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Bush vs. Kerry

 
 
Reply Fri 20 Aug, 2004 11:48 am
Ok, let's try to keep this thread on topic and insult free. It would be nice to talk about the actual platforms of each candidate in regards to the next four years. Things like Taxes, healthcare, jobs, terrorism, future military endeavors, foriegn policy.

This is not intended to be a Bush/Kerry bashing thread, but an actual discussion about the candidates. Obviously I can not speak for everyone, but I will do my best to keep this civil.
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Type: Discussion • Score: 1 • Views: 3,019 • Replies: 28
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McGentrix
 
  1  
Reply Fri 20 Aug, 2004 11:52 am
Jobs & The Economy

The economy is strong and getting stronger. The President's pro-growth policies have helped drive the economy and move the recovery forward, putting more money in the pockets of America's families and laying a foundation for robust growth and job creation now and for years to come.

* The economy has grown 4.8% in the past year, as fast as any year in nearly two decades.
* Productivity grew at the fastest 3-year rate in more than 50 years.

Providing bold and active leadership to end the recession and helping people find work - From 2000 to 2003, America's economy experienced an unprecedented combination of shocks: the stock market bubble bursting; an economic recession; the terrorist attacks of September 11th and subsequent War on Terror including the war in Iraq; and the discovery of corporate accounting scandals, years in the making, that undermined confidence in corporate America. President Bush acted promptly and aggressively to address these shocks.

Creating Jobs - The President acted decisively to help create jobs and get Americans back to work. Just one year after the President signed the Jobs & Growth bill, there is widespread evidence his policies have worked.

Raising America's standard of living - The President's economic policies have allowed Americans to weather the stock market bubble, the recession, the terrorist attacks, and the corporate scandals, and have resulted in higher incomes and living standards for American workers.

I see no reason why this upward trend in the economy should tumble if Bush remains in office.
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McGentrix
 
  1  
Reply Fri 20 Aug, 2004 01:02 pm
Education

High Standards and Accountability - Since President Bush signed NCLB into law, all states have developed a plan to ensure that every student becomes proficient at reading and math and that achievement gaps are closed between students of different socio-economic backgrounds. States, districts, and schools are using their unique accountability plans to measure the progress of student achievement, report student and school progress to parents, identify for improvement those schools not making adequate yearly progress, provide support for the improvement of schools and districts, and provide options - including public school choice and tutoring - for children in underperforming schools.
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cjhsa
 
  1  
Reply Fri 20 Aug, 2004 01:03 pm
http://www.heritage.org/Press/Commentary/speech050804.cfm
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McGentrix
 
  1  
Reply Fri 20 Aug, 2004 01:12 pm
Wow. Very good speech, cjhsa. Quite profound in dealing with todays political discussion on the internet.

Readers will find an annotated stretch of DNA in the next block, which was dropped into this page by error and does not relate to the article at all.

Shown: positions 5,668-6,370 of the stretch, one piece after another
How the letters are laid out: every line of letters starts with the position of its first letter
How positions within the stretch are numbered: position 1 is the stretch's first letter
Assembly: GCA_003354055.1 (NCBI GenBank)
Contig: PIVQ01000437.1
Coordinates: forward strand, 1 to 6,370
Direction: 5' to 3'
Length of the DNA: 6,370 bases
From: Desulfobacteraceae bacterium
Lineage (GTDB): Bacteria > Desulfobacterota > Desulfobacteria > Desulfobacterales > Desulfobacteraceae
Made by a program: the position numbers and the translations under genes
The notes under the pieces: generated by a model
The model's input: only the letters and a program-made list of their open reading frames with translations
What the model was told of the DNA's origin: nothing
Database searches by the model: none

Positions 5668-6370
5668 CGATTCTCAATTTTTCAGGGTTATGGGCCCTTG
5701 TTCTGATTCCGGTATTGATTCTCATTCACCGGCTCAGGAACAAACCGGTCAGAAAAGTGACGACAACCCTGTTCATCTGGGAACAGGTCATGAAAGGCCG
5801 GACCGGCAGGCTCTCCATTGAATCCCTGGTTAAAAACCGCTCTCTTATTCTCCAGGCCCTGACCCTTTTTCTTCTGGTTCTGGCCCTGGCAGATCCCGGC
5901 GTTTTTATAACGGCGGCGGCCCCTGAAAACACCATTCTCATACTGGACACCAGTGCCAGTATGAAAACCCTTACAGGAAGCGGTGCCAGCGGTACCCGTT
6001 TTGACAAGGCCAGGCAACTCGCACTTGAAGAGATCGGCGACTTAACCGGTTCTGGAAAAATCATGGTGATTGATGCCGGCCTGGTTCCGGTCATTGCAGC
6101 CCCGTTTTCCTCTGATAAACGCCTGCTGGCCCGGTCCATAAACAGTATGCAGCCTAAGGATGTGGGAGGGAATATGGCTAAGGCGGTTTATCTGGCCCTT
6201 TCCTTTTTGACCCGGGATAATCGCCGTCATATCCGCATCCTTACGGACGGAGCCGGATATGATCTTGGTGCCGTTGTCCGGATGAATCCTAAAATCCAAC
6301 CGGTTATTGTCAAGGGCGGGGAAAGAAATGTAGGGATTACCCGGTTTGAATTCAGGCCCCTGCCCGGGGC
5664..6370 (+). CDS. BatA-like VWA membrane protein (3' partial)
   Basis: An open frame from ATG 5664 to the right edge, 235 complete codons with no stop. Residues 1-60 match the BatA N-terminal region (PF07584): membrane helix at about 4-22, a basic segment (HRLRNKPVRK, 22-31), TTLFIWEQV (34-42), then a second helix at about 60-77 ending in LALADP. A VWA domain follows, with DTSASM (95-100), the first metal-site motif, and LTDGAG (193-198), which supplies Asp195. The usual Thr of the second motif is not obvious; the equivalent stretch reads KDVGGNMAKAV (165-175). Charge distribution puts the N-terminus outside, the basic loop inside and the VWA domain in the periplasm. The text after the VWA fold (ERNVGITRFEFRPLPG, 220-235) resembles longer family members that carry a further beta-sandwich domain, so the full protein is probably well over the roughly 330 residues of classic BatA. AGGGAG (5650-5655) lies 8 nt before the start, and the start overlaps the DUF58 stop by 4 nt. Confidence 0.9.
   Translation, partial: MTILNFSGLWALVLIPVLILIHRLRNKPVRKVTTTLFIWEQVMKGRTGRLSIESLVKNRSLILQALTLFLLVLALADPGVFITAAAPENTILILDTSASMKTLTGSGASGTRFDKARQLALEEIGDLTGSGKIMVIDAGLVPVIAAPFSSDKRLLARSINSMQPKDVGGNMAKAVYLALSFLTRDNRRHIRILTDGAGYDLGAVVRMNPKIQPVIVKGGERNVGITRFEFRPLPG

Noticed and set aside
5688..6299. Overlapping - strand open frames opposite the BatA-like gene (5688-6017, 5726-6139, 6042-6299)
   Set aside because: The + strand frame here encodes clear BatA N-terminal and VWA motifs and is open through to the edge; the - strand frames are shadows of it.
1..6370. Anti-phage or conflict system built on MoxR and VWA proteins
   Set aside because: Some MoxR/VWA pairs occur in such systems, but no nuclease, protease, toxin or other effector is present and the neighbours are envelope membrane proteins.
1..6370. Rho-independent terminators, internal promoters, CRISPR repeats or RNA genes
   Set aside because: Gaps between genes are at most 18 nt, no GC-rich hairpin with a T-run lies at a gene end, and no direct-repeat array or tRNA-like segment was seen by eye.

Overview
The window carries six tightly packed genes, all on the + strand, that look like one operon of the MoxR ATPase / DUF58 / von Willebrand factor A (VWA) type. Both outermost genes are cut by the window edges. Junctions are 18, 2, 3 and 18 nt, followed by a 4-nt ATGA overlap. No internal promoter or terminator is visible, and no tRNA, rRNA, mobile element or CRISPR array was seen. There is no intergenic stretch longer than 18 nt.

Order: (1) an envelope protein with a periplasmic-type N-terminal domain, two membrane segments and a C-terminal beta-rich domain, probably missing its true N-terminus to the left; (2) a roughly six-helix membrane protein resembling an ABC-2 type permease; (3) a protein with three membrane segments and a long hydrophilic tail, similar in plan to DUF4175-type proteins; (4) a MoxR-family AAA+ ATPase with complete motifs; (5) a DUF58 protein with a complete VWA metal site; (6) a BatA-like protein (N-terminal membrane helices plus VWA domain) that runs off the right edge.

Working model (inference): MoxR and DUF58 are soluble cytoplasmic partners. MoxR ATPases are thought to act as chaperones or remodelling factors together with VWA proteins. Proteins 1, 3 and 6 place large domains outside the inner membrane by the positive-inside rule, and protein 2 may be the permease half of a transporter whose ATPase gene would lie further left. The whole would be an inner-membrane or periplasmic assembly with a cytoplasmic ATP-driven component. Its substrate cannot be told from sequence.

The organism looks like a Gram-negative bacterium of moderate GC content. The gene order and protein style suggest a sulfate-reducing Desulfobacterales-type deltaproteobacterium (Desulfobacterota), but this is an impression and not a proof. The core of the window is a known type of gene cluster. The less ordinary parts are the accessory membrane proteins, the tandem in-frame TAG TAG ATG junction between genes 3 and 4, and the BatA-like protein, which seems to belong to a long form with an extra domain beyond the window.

Let's keep those windows unbroken.
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Cycloptichorn
 
  1  
Reply Fri 20 Aug, 2004 01:17 pm
Yes, an excellent piece. BM

Cycloptichorn
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McGentrix
 
  1  
Reply Fri 20 Aug, 2004 01:45 pm
A Realistic, Growth-Oriented Approach to Global Climate Change - President Bush has committed America to meeting the challenge of long-term global climate change by reducing the ratio of greenhouse gas emissions to economic output, or greenhouse gas intensity, by 18 percent by 2012 compared to 2002. The United States is sponsoring, with international and private-sector partners, a $1 billion, 10-year demonstration project to create the world's first coal-based, zero-emissions electricity and hydrogen power plant (FutureGen). This project is designed to dramatically reduce air pollution and capture and store greenhouse gases. The President has also called for tax incentives totaling $4.1 billion through 2009 to spur the use of clean, renewable energy, and energy-efficient technologies, such as hybrid and fuel-cell vehicles, residential solar heating systems, renewable energy produced from landfill gas, wind, or biomass, and efficient combined heat and power systems. The President's FY 2005 budget includes nearly $2 billion for the Federal scientific research program on global climate change, focused on reducing significant uncertainties in climate science, improving global climate observing systems, and developing resources to support policymaking and resource management. On transportation issues, through the President's Hydrogen Fuel Initiative, the first car driven by a child born today could be powered by pollution-free fuel cells. The Hydrogen Fuel Initiative and the FreedomCAR Partnership will provide $1.7 billion over five years to develop hydrogen-powered fuel cells, a hydrogen infrastructure, and advanced automobile technologies that emit no air pollutants or greenhouse gases. And for the first time in a decade, the Administration raised Corporate Average Fuel Economy (CAFE) standards for SUVs, vans and pick-up trucks. Reforms are also underway that will save more fuel while protecting consumer safety and American jobs.
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Cycloptichorn
 
  1  
Reply Fri 20 Aug, 2004 01:54 pm
Not to be nit-picking, but while those numbers sound good, they aren't good.

Why? Because 8-9 billion dollars is chump change. This does not represent a serious attempt to make a difference in the environment from any standpoint; hell, we spend more than this on any 2 of our most modern stealth planes.